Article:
Let's get started by adding a little bit of a warm tone to some of the shadow areas. I'll go ahead and click underneath the Gradient, in an area that I think might represent the best tonal value that I want to remap to something different. And that will add a duplicate of the existing gradient stop. So, in this case the black gradient stop was active, and so I have another black gradient stop. But that's just that default, I can change the color for this gradient stop simply by clicking on the Color Swatch associated with the the Color Label here. That will bring up the Color Picker, and for example I could just choose some shade of red.

Now when I'm adjusting the color for a new gradient stop, I want to try to match tonality as much as possible. But bare in mind, I can always fine tune the position of that gradient stop as we'll see shortly. I think in this case, a little bit of a red maybe slightly orangeish color might work well for the shadows. But I do need to keep it rather dark, so I'll start off with the Hue slider. You can see that I have the H in HSB selected, so that the vertical gradient here is the hue gradient. So, I'll choose the color, the hue that I think is the best starting point, and then in the larger gradient, I'm able to select based on saturation on a horizontal access and brightness on a vertical access.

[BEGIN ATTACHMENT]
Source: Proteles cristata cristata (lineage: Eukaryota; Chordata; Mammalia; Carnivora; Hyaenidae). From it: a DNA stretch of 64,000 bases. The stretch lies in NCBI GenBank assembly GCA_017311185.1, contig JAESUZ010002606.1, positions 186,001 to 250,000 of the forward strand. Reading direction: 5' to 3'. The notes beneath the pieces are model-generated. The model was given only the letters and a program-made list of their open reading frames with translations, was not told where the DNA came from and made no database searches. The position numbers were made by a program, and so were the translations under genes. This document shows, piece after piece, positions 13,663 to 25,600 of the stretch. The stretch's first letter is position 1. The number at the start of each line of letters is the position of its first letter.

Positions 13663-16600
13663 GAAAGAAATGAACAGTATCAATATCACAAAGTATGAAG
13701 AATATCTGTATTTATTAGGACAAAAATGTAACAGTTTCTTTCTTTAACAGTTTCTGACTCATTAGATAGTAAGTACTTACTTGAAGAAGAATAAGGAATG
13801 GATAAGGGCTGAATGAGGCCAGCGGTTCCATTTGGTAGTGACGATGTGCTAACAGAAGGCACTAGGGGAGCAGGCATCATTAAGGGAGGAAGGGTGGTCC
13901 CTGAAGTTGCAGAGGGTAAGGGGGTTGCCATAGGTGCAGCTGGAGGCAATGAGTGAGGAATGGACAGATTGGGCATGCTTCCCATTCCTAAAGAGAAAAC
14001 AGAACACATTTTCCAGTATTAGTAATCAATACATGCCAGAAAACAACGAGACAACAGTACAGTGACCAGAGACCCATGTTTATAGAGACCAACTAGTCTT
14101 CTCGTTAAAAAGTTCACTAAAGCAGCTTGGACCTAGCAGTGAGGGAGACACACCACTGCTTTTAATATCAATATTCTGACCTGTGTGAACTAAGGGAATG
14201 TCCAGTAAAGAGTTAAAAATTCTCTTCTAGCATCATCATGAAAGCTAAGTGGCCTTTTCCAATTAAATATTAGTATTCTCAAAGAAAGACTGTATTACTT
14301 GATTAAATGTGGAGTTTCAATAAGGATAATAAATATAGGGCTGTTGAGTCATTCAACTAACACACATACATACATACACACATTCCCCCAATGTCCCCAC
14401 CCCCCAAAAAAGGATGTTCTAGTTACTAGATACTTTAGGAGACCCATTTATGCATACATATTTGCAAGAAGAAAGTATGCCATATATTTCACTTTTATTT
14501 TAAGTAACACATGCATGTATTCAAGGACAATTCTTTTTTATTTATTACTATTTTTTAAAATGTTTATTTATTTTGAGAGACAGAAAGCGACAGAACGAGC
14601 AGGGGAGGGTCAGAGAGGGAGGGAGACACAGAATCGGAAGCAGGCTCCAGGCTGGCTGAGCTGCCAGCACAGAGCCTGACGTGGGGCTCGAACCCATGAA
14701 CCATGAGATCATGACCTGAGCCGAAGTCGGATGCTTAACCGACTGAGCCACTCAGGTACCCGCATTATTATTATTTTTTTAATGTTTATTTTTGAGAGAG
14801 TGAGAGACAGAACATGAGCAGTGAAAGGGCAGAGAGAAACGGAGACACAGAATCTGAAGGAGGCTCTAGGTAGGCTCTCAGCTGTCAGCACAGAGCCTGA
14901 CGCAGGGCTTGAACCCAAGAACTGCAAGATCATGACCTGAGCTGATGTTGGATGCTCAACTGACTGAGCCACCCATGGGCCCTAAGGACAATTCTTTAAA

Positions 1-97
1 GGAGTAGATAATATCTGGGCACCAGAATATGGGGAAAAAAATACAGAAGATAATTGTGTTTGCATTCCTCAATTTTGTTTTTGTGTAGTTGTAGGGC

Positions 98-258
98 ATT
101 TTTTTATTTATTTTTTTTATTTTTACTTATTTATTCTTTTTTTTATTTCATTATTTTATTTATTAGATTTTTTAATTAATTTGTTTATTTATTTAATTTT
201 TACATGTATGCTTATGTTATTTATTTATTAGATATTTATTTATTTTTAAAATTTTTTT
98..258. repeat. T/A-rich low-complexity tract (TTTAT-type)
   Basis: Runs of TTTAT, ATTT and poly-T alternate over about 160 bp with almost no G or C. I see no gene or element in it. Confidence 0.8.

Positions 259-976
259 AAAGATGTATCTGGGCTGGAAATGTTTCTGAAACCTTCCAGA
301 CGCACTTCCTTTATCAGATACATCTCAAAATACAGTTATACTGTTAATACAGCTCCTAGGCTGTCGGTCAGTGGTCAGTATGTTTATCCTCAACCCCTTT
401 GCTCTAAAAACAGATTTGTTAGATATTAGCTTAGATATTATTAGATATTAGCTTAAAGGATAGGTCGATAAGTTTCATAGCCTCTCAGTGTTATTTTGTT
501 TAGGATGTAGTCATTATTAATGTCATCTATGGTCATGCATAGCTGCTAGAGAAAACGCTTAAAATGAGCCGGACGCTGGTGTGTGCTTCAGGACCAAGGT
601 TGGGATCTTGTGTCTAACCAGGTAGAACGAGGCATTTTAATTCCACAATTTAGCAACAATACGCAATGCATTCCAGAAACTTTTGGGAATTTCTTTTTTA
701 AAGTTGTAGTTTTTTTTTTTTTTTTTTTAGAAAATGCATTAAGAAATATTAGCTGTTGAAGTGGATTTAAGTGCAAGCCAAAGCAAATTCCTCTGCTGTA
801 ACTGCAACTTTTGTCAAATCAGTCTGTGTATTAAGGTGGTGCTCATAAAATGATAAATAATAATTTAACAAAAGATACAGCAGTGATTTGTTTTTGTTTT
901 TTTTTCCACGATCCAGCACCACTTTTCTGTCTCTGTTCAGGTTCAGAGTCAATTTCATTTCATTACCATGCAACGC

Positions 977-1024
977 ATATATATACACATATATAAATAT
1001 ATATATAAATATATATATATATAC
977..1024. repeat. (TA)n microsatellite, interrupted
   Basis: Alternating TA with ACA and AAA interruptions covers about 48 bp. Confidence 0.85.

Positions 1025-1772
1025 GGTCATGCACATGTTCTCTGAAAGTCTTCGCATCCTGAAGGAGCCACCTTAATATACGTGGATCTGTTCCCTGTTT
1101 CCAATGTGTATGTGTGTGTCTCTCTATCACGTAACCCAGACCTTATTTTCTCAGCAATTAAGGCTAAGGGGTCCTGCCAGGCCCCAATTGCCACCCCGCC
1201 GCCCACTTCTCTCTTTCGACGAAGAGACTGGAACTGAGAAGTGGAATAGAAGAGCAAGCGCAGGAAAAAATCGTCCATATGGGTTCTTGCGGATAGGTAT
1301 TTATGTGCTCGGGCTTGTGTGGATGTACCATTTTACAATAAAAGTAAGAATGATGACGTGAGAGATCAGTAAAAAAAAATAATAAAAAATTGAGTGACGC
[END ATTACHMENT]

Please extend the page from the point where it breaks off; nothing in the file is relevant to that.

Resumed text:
And so I'll go over to a less saturated color and perhaps a darker color. I'm not looking to introduce a huge amount of color into the shadows, I just want the shadows to start off with a little bit of a reddish warm sort of tone. So, perhaps somewhere around there looks to be reasonably good. I'll go ahead and click OK in the Color Picker to accept that change. You can see now, the gradient that I've created thus far, but I can also move this gradient stop. I can for example, have middle grey be mapped to this new dark and slightly reddish value that I've defined.